Lawmakers change tax structure with cap on deductions

Janet Ancel

Rep. Janet Ancel, D-Calais, is chair of the House Ways and Means Committee. Photo by Amy Ash Nixon/VTDigger

In recent years, the miscellaneous tax bill has largely been a laundry list of technical corrections to Vermont’s tax code.

Changes in sales and income tax rates haven’t been approved since 2006 and 2009, respectively, and upticks in the property tax rate have been made in the past two years with great reluctance.

There is good reason. Sensitive to the notion, in the words of Gov. Peter Shumlin, that Vermont is “taxed out,” members of the General Assembly’s powerful tax writing committee, House Ways and Means, don’t like to raise “revenues” unless they are necessary.

Over the past six years, lawmakers have studied a wide range of taxes — from changing the income tax base to taxing soda and closing loopholes in the $1 billion in tax exemptions the state allows. But in recent years, none of those big ideas have made it through House Ways and Means or Senate Finance, which vets House proposals.

This year is different.

The majority of the members of the House committee believe the state needs to raise $35 million in taxes as part of a plan to close a $113 million budget gap. Eight of 11 members of House Ways and Means supported the miscellaneous tax bill Friday. The dissenting votes came from two Republicans, Reps. Bill Canfield and Patti Komline, and independent Adam Greshin.

The bill, which the House will take up Thursday in tandem with the budget bill, makes several changes to the income tax and the current use property tax break program. It also prohibits the sale of lottery products in bars and restaurants that sell alcohol and includes a study of corporate tax havens.

The miscellaneous tax bill also incorporates Gov. Peter Shumlin’s proposal to eliminate an income tax deduction for state and local taxes, which raises $15.5 million in new revenue. The Shumlin administration says 30 percent of Vermonters itemize deductions on their income tax returns. The average cost per taxpayer would be $175 per year, according to Jim Reardon, commissioner of the Department of Finance and Management.

The most controversial provision in the bill is a cap on itemized deductions that would raise $20 million in new revenues. The cap is 2.5 times the standard deduction, which is $15,500 for an individual and $31,000 for couples filing jointly.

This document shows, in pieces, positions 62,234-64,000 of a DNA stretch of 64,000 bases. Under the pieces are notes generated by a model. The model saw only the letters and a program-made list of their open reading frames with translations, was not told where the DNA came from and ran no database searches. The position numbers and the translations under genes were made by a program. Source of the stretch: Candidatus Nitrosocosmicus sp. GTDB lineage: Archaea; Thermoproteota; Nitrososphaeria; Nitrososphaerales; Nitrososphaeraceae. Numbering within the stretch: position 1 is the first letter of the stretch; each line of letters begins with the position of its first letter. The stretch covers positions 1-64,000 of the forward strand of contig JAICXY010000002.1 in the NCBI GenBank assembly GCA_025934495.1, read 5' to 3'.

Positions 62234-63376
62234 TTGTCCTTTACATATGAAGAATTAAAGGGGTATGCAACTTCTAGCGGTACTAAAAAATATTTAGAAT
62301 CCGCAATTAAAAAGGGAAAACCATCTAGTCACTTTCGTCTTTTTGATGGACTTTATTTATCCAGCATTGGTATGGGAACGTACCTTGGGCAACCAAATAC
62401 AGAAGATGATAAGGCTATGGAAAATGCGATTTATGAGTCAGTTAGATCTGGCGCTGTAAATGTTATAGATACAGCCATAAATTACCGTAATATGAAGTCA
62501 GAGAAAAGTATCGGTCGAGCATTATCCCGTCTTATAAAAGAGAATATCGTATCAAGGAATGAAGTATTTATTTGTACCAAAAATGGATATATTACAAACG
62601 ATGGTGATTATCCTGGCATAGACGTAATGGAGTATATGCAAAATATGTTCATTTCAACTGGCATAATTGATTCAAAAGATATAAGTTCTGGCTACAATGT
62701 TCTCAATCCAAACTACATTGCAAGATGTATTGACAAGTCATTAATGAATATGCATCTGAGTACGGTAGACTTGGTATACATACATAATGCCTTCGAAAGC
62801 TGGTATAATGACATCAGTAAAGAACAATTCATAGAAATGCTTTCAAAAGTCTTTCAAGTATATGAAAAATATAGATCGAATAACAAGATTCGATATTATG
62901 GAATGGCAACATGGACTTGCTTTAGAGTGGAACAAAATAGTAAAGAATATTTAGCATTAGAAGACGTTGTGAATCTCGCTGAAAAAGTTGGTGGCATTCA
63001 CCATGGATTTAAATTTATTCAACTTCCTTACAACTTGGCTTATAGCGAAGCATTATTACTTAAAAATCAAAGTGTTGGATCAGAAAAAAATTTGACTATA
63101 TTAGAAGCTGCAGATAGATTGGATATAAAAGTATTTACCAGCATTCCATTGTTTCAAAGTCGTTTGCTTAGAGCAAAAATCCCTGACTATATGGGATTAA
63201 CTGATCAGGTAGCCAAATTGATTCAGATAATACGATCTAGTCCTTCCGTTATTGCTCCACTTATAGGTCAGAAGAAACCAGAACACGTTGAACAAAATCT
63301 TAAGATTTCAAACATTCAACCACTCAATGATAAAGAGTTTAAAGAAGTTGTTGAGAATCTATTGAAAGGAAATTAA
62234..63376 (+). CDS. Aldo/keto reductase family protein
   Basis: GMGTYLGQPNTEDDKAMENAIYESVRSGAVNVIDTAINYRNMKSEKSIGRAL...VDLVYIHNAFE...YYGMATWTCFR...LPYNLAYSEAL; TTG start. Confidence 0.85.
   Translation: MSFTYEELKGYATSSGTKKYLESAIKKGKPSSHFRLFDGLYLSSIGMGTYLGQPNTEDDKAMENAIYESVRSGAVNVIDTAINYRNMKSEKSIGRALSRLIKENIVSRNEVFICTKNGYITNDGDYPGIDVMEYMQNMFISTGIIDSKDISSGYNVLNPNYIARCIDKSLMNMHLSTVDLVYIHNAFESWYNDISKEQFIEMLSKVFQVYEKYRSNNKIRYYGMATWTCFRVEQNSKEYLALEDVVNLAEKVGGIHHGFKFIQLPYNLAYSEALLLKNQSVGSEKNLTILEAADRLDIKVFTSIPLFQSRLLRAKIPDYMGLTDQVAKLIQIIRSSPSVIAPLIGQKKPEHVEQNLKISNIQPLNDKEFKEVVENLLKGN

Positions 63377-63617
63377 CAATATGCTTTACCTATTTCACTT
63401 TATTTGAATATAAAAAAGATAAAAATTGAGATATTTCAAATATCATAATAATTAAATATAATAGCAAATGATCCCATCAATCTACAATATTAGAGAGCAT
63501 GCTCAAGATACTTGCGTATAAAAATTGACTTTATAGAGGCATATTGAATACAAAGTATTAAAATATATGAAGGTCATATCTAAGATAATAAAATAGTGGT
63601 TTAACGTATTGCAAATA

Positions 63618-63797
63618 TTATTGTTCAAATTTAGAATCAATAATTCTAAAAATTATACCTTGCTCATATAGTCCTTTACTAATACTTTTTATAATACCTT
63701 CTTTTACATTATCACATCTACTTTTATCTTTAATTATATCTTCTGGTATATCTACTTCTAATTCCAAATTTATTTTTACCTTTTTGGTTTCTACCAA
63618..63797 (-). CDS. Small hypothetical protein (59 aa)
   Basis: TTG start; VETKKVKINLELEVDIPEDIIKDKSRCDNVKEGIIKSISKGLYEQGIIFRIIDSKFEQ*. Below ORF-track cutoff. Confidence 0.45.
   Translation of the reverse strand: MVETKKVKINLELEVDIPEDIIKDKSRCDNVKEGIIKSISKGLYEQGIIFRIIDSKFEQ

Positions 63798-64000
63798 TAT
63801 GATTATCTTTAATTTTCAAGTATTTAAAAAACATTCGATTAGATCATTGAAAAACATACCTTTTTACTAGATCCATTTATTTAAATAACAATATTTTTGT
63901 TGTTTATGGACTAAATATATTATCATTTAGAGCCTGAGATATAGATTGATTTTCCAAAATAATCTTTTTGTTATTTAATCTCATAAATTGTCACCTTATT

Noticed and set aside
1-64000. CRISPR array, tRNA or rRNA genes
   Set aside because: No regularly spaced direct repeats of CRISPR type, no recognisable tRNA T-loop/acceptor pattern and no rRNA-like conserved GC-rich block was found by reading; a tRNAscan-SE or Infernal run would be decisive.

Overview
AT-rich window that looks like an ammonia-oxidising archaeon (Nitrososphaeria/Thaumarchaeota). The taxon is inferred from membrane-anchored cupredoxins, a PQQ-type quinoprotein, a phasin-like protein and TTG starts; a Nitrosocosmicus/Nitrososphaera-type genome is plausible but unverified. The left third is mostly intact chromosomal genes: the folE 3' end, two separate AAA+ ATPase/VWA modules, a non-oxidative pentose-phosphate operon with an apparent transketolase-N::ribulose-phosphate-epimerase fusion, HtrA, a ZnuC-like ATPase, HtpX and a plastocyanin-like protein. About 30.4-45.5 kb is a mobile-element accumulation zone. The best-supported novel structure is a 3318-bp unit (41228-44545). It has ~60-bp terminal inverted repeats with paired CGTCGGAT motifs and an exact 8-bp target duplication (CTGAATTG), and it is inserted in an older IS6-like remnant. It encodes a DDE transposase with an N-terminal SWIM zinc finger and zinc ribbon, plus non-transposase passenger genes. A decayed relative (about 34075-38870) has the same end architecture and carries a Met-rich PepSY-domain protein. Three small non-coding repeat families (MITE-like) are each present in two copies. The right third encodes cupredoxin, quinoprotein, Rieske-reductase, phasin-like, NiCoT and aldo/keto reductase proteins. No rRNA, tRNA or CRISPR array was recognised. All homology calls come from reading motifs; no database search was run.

There are roughly 93,000 filers who itemize deductions on their returns. About 20,000, or 21 percent, would be affected by the cap, according to figures from the legislative Joint Fiscal Office.

Nonprofit groups oppose the cap because they say it will lead to a decline in donations from wealthy Vermonters; real estate agents dislike it because they fear it will hurt an already fragile property sales market in Vermont.

Rep. Janet Ancel, D-Calais, chair of House Ways and Means, says the cap on itemized deductions will make the tax system fairer.

“It’s good tax policy and it raises the necessary revenue for programs most of us want to support,” Ancel said in an interview.

Ancel, like her counterpart in House Appropriations, Rep. Mitzi Johnson, said the goal was to close the $113 million gap with a balance of budget cuts, one-time monies and more tax receipts. The hole was filled with $53 million in reductions, $35 million from income tax changes and $24 million in funding that is only available this year. Last year’s budget was balanced with $53 million in one-time funds.

“It’s clear to most of us that we don’t want to solve this with cuts alone or revenues alone,” Ancel said. “We’ve gotten to a place of balance where cuts are one-half of the total.”

Greshin, I-Warren, says broadening the tax base by capping deductions is better than creating new taxes, but he says “raising revenue for unsustainable spending that will necessitate yet more future revenue is bad public policy.”

“I can’t support new revenue until I’m convinced we’re on a sustainable budget path,” Greshin says.

House Republicans have said they will not vote for a budget bill that includes any tax increases. The budget, they say, should have been level-funded.

The state has seen a growing gap between tax receipts and state spending over the past seven years. Economists, the governor and lawmakers have said the state has a structural gap between revenues and expenditures that is now running at about 2 percent.

Next year’s gap is projected to be $48 million, even with proposed cuts this year to the state workforce and a wide range of programs and human services.

While many in the Statehouse believe the state has a structural spending problem, others say the state has a structural economic development and revenue issue. Personal income and corporate tax rates have been running lower than projections for more than a year.

Ancel says tax receipts have not kept pace with state spending because the state’s tax system is not designed to capture revenues from the new economy. That’s one of the reasons why she believes it’s important to cap itemized deductions.

“We should be taxing parts of the economy that are growing, and we are consistently failing to do that,” Ancel said.

The sales tax is another example of a revenue source that is declining as more Vermonters buy products and services online. The state has passed an Amazon tax for online goods, but it would only go into effect if a number of other states adopt similar legislation.

Anne Galloway

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